Top Men decided that if they looked up and saw clouds like this they would prepare for "War of the Worlds." Those are Mammatus Clouds by the way, named for their sack-like resemblance to udders. Wohba.

(Thanks Josh.)

Wednesday, June 08, 2005


What are the odds? Build a crazy seven-camera tornado probe; drive it out in a field; place it in the path of an approaching tornado; hold up your finger to check the wind one last time; move it just a hair to the right; drive away fast, and score a direct hit.

Amazing video of the encounter.

(Related trivia question: How many times is the phrase "Come on!" uttered in the film Twister?)

Monday, June 06, 2005

Time Machine

Happy birthday Atomic Clock! The BBC is reporting that the Atomic Clock is 50 years old this year. The first one was built in 1955 by Dr. Louis Essen. Current versions of the clock will lose less than a second in 30 million years. Huh.

For those in the U.S. the official time is provided by the Time and Frequency Division of the National Institute of Standards and Technology, an agency within the U.S. Commerce Department's Technology Administration. (Gotta love the government.) Give 'em a call at (303) 499-7111 and they'll be happy to give you the current time. (Or click here)

It's hard to imagine, but prior to the Atomic Clock time keeping was based on the rotation of the Earth.

Saturday, June 04, 2005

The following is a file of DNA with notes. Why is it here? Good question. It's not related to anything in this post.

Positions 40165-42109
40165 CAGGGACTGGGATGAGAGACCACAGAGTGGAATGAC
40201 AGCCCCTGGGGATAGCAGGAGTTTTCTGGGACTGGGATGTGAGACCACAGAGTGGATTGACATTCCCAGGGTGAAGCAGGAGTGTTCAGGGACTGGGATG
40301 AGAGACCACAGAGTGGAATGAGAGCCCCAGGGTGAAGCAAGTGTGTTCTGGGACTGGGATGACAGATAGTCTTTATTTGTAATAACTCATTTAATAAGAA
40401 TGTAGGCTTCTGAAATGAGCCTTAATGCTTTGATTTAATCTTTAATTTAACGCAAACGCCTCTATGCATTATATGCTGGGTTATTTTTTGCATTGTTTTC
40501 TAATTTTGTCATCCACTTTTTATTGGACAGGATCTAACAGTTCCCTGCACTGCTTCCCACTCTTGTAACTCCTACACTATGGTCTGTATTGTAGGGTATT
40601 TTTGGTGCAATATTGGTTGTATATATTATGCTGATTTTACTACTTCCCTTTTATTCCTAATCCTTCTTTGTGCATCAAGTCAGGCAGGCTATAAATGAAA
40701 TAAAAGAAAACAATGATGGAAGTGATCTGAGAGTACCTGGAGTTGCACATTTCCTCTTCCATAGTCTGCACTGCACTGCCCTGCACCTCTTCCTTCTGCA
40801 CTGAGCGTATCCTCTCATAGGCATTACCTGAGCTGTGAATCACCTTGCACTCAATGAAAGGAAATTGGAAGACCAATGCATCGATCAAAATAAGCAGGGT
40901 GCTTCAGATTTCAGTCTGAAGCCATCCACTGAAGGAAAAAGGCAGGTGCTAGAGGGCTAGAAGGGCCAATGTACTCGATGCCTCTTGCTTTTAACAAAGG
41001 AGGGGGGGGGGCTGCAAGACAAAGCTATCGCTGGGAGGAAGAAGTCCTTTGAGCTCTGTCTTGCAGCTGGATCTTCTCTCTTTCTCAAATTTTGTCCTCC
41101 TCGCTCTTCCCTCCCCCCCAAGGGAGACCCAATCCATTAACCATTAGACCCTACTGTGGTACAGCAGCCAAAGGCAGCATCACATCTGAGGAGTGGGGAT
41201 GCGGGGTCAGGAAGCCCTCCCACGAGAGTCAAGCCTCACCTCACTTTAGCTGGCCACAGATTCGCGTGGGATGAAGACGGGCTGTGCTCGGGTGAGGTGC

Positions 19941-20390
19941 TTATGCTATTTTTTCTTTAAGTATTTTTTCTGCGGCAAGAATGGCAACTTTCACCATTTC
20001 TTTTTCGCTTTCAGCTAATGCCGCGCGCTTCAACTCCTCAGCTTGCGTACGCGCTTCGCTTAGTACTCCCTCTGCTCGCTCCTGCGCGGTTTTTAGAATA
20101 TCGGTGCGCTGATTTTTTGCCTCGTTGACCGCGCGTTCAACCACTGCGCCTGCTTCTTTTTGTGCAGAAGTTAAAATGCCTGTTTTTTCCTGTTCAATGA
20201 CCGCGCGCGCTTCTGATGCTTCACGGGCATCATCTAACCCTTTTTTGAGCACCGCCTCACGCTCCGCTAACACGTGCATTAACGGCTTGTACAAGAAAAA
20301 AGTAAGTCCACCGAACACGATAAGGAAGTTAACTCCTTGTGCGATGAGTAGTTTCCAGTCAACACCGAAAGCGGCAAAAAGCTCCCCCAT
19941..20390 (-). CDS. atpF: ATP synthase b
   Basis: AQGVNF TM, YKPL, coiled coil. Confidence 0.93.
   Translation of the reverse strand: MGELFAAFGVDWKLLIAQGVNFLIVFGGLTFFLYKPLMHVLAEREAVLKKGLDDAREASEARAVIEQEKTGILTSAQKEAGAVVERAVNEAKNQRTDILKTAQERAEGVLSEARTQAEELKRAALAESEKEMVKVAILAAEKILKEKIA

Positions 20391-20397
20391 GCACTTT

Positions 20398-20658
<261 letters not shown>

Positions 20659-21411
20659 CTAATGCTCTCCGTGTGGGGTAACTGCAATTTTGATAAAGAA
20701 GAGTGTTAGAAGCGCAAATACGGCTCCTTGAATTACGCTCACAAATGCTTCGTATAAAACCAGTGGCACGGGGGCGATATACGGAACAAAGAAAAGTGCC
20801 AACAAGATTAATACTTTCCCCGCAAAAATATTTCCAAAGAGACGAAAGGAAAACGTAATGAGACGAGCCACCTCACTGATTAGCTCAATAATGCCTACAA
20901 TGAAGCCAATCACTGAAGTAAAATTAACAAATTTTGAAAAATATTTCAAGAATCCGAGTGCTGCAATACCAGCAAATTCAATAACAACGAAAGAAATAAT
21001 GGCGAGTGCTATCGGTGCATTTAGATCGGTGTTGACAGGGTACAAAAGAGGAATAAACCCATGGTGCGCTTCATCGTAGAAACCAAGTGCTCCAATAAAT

Earth From Above

Earth From Above features spectacular arial photography by Yann Arthus-Bertrand. The main link takes you to the France section but be sure to check out the other countries with the pop-up menu in the upper left. Many of the photos have higher resolution versions offered as wallpaper.

Don't gloss over the text associated with each photo - it's well worth reading. Top Men at Wohba explored the site for hours and even learned a few things.

Thanks to Tinselman.

Opportunity is Out

Photos down from Mars this morning show Opportunity has climbed out of its sandy mess. Steve Squyres confirms it. Here's a movie of the progress.

Now what? Will they still attempt to make it to Victoria Crater?

UPDATE: June 4th quote from Steve Squyres' blog - "And just so there's no doubt about it, this little incident is not going to deter us from continuing our southward exploration. South is where we think the best science is, and we're not going to turn tail and run because of one unfortunate episode."

Top Men say "Sweet!"

Wednesday, June 01, 2005

Watch Where You're Going

Let's say you're in Dallas and you need a pair of boots. Sure you could use any number of "Yellow Page" services and even MapQuest for directions. But wouldn't it be handy to actually see the store?

Amazon thought so. They're building Block Views by driving a fleet of trucks around cities and actually snapping photos along the way. So far they've logged over 26 million photos in their effort to cover the entire United States.

Here are a few examples...

Salmon in Seattle
iPod in New York
Sushi in San Francisco
Boots in Dallas

Movie from Mars

Here's an amazing Martian dust devil movie released today by NASA. It covers roughly a mile in nine minutes.

(BTW: Not sure how Opportunity is faring - no photos since May 28th.)

Walk of the War of the Worlds

Since Spielberg's next blockbuster is less than a month away, Top Men at Wohba thought it would be appropriate to help you brush up on how three-legged-bad-guy-aliens would walk, trot, and run. Luckily we found a site where someone had gone to all the trouble of describing how it might work.

Did you ever think how amazed three-legged creatures would be at our two-legged locomotion? Some geeky alien would probably create a web site describing how it might work.